|Matrin McClean with Senior 'B' Trophy|
In Athlone, in mid-October 2013, Amsterdam GAC drew the curtain on its Tin Anniversary season with the Pan-European finals tournament. For the first time, the finals were played over a single weekend, and, for the Senior Men’s side the weekend was certainly one of two halves.
The old Irish saying Tús maith, leath na hoibre might well have been written about European GAA tournaments, and Amsterdam GAC have proven notoriously inconsistent when it comes to starting well in early exchanges. Arriving on Saturday with high hopes of changing that trend, Amsterdam Seniors were drawn in a group alongside Stockholm Gaels, Gaelic Sports Club Luxembourg and Guernsey Gaels. Unfortunately, the trend of starting slow was to continue for the North Hollanders, and Saturday proved a day to forget.
The Stockholm game itself started reasonably well for Amsterdam; good movement in the forwards and staunch defensive work set the platform for a two point lead approaching half-time. However, a lapse in concentration on the stroke of the twenty-minute half let Stockholm through for a soft goal, and an undeserved half-time lead. This lamentable penchant for conceding soft goals was to haunt Amsterdam throughout the day, and a second half that was dominated by Amsterdam was tarnished by the concession of two unlucky goals. Eyebrows might be raised at the failure to award Amsterdam what looked a stone-wall penalty after Kevin O’ Connor was tripped by the Stockholm keeper in the early exchanges, but the Norsemen were certainly more clinical in front of goal and held out for a hard-earned victory on a scoreline of 3-3 to 9 points.
Things on the Saturday didn’t improve from there for Amsterdam, and any hopes of emerging from the group were dashed with a defeat in the second game vs Luxembourg. Despite an improved performance, Amsterdam were punished while playing against the wind in the first half as they surrendered a plethora of what appeared to be very soft frees. Luxembourg’s free-kicking meant they took a lead into half-time having played with the wind, and they battened down the hatches in the second half to affect a rugged, blanket-defensive performance. Amsterdam played with great heart in trying to fight for their survival in Senior A throughout the second half, but just came up short in a heated encounter that often threatened to boil over.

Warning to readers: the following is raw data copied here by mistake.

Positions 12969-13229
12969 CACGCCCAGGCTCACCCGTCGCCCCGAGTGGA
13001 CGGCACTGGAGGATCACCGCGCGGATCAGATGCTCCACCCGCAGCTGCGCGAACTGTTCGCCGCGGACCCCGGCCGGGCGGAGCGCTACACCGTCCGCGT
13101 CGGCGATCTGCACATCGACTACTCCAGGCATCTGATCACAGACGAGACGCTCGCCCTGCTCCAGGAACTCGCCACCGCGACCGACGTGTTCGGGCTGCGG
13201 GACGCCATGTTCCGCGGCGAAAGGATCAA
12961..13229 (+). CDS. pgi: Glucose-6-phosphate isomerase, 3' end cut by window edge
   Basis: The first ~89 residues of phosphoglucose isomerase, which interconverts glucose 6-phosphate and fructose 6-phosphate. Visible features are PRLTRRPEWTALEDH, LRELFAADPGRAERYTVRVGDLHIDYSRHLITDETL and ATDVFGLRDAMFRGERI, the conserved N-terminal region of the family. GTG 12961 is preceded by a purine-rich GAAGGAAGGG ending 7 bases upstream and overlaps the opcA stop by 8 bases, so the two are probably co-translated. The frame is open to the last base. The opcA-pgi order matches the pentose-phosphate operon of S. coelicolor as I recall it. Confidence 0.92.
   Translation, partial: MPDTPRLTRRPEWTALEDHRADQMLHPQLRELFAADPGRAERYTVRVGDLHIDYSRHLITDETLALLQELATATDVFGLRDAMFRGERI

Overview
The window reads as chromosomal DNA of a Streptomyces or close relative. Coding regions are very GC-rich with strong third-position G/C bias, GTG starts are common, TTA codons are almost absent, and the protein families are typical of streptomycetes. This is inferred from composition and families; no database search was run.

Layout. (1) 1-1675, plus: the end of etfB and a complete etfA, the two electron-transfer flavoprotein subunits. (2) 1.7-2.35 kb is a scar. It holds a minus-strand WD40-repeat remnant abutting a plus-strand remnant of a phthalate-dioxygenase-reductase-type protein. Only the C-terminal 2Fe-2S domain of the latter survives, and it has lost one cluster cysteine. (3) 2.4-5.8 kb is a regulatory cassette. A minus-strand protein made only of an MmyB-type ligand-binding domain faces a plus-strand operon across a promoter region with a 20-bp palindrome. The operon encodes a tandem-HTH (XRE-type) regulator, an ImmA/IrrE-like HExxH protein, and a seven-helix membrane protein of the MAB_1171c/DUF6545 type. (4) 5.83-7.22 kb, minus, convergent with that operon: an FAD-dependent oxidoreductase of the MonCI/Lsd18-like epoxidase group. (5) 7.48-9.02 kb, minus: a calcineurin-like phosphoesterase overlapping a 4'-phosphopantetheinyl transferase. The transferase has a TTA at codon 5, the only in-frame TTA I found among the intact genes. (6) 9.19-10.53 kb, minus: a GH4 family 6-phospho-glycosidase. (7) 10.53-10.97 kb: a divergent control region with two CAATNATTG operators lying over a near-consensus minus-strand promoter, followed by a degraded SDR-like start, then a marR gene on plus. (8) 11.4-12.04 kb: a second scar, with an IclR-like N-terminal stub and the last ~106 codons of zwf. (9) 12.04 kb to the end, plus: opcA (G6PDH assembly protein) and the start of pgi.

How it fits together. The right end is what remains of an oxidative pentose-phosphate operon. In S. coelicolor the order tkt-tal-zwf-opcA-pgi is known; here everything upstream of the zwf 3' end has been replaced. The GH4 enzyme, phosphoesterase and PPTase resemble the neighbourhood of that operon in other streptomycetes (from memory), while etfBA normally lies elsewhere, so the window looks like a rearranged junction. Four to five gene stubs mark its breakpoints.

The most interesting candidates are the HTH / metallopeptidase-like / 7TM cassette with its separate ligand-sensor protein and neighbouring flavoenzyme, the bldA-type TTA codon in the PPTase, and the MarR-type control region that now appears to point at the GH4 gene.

The third group game against Guernsey was, ultimately, immaterial in the grand scheme of the group. Nevertheless, a good quality game of football was played between the two sides, with a high standard of defensive and offensive skills on show. Once again, Amsterdam were out-gunned in the goal-scoring stakes; Pete Jansen’s goal when reacting first to a ball off the crossbar being the side’s only reply to three Guernsey goals. This proved the team’s undoing, but Amsterdam proved in the last game of the day that the squad was improving with every game under their belts in the tournament.
Sunday, in glorious juxtaposition to Saturday’s disappointments, was a day of vindication in many ways for Amsterdam. Competing now for the Senior B title, Amsterdam had the opportunity to take revenge over two teams that had vanquished the Dam in recent games. First up was Zurich Ineon, the side that caused Amsterdam such heartbreak in Maastricht in the fifteen-a-side semi-final only a couple of weekends earlier. Amsterdam cast off any ghosts of that defeat with a resoundingvictory, and goals from the likes of Pete Jansen and Fergal Walsh paved the way to a final rematch against Stocholm Gaels. The audacity of Amsterdam’s play against Zurich in the semi can be summed up by considering that even lumbering corner-back Brian Murphy managed to miraculously scuff the ball between the posts on two occasions. Amsterdam felt that this just might be their day.
The final proved to be a pulsating affair, with both teams playing some excellent, full-hearted football. The first half was a very even affair, with both teams trading scores right up to half-time. Amsterdam were unlucky to be trailing at the break, as Stockholm sneaked in a goal coming up to half-time, but the mood was certainly optimistic in the Amsterdam camp emerging for the second period.
The second half was a fitting end for an enjoyable weekend’s football; the capacity crowd was treated to a gripping contest. Stockholm felt they had taken the upper hand as they goaled almost directly from the throw-in, but Amsterdam fought back valiantly. The Amsterdam forwards tagged on the points, and the defence put in a heroic performance led by the fleet-footed Kevin O’ Connor at full-back. Playing a captain’s role, Martin McClean broke onto a loose ball with ten minutes remaining to awkwardly thrash an ungainly volley into the back of the net, and the game was level.
Amsterdam took the lead for the first time in the game with five minutes to play when a penalty was dispatched to the net following a high-tackle on Colm Ryan. It was a lead that the Dam would not surrender again, and despite a late flurry from the Norsemen, Amsterdam played out the clock to win by a precious, solitary point.
A season full of ups and downs for Amsterdam finished on a high note, and the improving performances throughout the weekend gave a glimpse of the potential that is in this panel of players. One big, collective effort from the squad over the next year in training could see this kind of synergy become the norm from minute-one of tournaments, and make Amsterdam a name to be feared (even more!) in European GAA. A great weekend was had by all, and this topsy-turvy Athlone tournament certainly won’t be the last time this Amsterdam side, under the watchful eye of Pep Ducie, bring Pan-European silverware back to picturesque Leidseplein.
|Amsterdam GAC and Holland Ladies|